Last Saturday, Tana and I went to the funeral of Penny Parkes. We had gotten to know Penny through our work with Santropol Roulant. She was a client, volunteer, and board member there and reflected the spirit of the place in a beautiful and charming way all her own.
Penny struggled with a degenerative disease, and as long as we he had known her, she had gone about her days largely with a walker or in a wheel chair. Because she had become part of Santropol Roulant first as a client, Penny was keenly aware of the way that the organization managed to transcend the usual divide between clients and service providers.
“I heard about Santropol Roulant a number of years ago before I really needed the service. At the time, the idea of receiving meals-on-wheels felt sad to me. It felt like charity, where people would feel pity for me. I became a member a few years ago because I broke my leg and needed more support. I was afraid of being the beneficiary of a service that reinforced the idea that there are givers and takers. But after becoming a member, I quickly realized that the Roulant was a different kind of place. I could just tell- by the tone of the people who answered the phone when I called to discuss my meal orders and by the interactions I had with the volunteers who came to my door. I began to realize that becoming a part of the Roulant meant becoming part of a community and that everyone who comes here is both giving and receiving something. It’s not just the client who is receiving. Everyone is receiving in a sense. Which kind of makes everyone equal. And I think that is something really special about the Roulant.”
For me personally, Penny offered a particularly graceful window into understanding how to make the giving field come alive. I remember once when I was chatting with her at a Roulant event, she asked if I could switch my position so I was on the other side of her wheelchair. Without thinking about it, I had been standing on the side that Penny had difficulty turning to. She couldn’t really face me and had to glance awkwardly upward and backward to see me while we talked. I moved, and we continued our conversation. Even then, though, I was struck by how gently Penny had rearranged our geometry. She was neither apologetic nor complaining. I didn’t feel embarrassed or guilty. She had simply revealed what she needed – or I should say what we needed – for our conversation to flourish.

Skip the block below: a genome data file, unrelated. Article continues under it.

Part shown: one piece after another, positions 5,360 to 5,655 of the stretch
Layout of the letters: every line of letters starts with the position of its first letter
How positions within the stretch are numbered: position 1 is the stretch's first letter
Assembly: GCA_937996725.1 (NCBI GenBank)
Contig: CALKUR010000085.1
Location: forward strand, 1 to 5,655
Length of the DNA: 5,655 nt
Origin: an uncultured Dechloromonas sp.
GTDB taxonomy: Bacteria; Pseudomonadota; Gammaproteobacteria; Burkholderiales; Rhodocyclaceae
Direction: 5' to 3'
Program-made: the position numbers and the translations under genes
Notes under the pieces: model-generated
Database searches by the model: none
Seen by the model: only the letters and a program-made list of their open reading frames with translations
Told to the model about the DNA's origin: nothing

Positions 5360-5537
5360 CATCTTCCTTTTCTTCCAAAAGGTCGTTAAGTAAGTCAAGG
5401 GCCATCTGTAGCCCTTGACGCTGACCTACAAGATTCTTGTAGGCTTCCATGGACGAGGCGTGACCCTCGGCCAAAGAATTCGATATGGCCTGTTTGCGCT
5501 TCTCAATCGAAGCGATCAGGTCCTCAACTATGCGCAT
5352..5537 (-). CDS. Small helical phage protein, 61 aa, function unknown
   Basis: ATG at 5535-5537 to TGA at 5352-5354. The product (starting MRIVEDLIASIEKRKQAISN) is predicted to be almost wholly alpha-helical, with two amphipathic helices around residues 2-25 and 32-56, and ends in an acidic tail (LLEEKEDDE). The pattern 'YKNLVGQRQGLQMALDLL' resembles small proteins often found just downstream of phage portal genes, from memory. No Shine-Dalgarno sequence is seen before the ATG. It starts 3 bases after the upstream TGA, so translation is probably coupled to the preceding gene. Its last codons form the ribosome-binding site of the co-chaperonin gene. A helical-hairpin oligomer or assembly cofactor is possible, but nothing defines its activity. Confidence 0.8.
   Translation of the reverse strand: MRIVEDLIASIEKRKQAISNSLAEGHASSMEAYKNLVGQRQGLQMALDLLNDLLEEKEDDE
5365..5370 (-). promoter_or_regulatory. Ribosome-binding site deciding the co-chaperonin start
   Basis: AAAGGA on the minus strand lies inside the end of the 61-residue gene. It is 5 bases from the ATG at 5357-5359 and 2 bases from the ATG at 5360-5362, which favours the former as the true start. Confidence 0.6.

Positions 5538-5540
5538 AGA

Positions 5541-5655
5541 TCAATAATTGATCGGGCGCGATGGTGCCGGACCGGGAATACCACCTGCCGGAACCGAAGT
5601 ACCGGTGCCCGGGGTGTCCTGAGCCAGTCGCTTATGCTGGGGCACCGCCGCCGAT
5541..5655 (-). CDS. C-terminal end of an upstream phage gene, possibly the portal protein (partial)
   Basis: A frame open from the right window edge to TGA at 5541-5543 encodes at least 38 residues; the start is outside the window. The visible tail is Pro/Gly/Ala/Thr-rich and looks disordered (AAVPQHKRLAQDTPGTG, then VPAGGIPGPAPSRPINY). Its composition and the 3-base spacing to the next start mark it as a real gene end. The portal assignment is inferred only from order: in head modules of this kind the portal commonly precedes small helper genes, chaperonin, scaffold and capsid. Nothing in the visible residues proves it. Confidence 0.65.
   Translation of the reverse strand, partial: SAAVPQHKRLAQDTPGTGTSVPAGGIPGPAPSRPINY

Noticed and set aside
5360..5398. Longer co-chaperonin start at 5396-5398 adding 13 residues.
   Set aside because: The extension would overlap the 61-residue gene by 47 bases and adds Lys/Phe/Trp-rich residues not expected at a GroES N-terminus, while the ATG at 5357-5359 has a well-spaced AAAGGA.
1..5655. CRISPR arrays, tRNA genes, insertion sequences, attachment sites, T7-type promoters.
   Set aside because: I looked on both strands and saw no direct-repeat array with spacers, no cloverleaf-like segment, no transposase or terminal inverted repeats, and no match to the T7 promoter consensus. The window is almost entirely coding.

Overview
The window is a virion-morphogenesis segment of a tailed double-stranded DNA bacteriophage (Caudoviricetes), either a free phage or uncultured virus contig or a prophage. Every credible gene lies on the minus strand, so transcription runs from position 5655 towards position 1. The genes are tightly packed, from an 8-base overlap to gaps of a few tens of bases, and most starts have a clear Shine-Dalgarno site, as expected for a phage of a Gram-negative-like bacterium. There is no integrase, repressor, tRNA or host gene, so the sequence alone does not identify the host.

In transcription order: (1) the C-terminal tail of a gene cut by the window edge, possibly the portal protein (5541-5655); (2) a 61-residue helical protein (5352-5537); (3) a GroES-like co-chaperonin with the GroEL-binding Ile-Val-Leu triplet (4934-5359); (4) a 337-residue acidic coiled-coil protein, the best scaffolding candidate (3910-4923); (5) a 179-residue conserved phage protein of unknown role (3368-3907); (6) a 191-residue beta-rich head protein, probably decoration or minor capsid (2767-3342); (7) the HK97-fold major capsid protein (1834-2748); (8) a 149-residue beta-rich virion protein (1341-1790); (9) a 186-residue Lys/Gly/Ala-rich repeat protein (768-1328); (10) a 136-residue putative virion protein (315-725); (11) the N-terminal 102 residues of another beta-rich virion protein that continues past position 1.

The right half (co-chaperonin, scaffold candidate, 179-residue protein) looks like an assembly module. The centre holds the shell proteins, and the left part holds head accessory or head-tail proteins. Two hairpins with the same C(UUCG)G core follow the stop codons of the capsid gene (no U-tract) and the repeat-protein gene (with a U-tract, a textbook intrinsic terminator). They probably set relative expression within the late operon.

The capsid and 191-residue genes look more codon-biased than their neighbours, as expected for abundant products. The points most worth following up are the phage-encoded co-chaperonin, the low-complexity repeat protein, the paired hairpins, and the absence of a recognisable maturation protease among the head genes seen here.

In an earlier post, we talked about how important vulnerability is to growth and engagement. But Penny reminded me that the reason we share our needs/desires/challenges with each other isn’t simply so that we can be attended to individually. Penny didn’t ask me to move so that she would feel better. She asked me to move so that our relationship in that moment would be fuller and more authentic. On the surface, Penny made a statement of need. We tend to think that such statements reinforce the idea that the person who is asking is the recipient. But until I moved to the other side of the wheelchair, I could not receive anything from Penny either. Shifting my position helped us both be able to give and receive more fully. Penny taught me that when when we deprive each other of simple requests or authentic statements of need, we interfere with the conditions under which our relationships can thrive. And we lock ourselves into limited, linear patterns like staff-client or giver-receiver.
At Penny’s funeral, Roulant staffer Tim Murphy talked about the organization’s wonderful definition of ‘autonomy’. He said, “From the Santropol Roulant point of view, autonomy is to be able to ask for help when and where you need it.” I love this idea – that autonomy is not about doing things on your own but about having a creative voice in your relationships. My interactions with Penny – who had just such a voice – made me wonder if there were areas of my life where I was holding back, afraid to reveal the things that would help me relate to other people more fully. Did I have my own “loss of autonomy” to confront? And how could I learn to tell the difference between asking for things that would only indulge my appetites and things that would actually nourish my relationships. For me these questions reveal the intimate link between the willingness to speak authentically and our ultimate ability to develop expressive organizations in which we are co-creating a shared space that gives to each of us equally, whatever our nominal roles.
So thank you Penny for everything you gave and will continue to give. We’ll miss you.
Penny’s family has created a website in her memory.